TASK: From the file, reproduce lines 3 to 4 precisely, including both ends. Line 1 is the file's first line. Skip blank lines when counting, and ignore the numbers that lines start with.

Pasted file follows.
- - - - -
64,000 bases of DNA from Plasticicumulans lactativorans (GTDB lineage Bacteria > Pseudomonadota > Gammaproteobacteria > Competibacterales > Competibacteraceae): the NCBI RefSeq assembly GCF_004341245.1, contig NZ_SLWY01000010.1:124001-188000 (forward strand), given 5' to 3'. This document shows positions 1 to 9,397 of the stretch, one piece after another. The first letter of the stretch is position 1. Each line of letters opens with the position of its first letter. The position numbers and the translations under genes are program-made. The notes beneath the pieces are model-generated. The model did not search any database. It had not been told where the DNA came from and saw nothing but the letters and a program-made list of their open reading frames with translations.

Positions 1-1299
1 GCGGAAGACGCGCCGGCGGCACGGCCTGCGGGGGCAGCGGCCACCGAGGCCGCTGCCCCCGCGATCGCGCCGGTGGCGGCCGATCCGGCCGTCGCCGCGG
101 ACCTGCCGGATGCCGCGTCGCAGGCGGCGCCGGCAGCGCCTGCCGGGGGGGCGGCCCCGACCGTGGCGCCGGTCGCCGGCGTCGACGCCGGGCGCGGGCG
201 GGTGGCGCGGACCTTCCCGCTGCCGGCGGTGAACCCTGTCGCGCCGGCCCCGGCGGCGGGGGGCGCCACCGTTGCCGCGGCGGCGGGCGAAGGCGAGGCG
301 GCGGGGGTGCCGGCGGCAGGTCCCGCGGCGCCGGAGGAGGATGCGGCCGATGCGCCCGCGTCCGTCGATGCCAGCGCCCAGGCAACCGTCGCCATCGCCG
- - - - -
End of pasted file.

1 GCGGAAGACGCGCCGGCGGCACGGCCTGCGGGGGCAGCGGCCACCGAGGCCGCTGCCCCCGCGATCGCGCCGGTGGCGGCCGATCCGGCCGTCGCCGCGG
101 ACCTGCCGGATGCCGCGTCGCAGGCGGCGCCGGCAGCGCCTGCCGGGGGGGCGGCCCCGACCGTGGCGCCGGTCGCCGGCGTCGACGCCGGGCGCGGGCG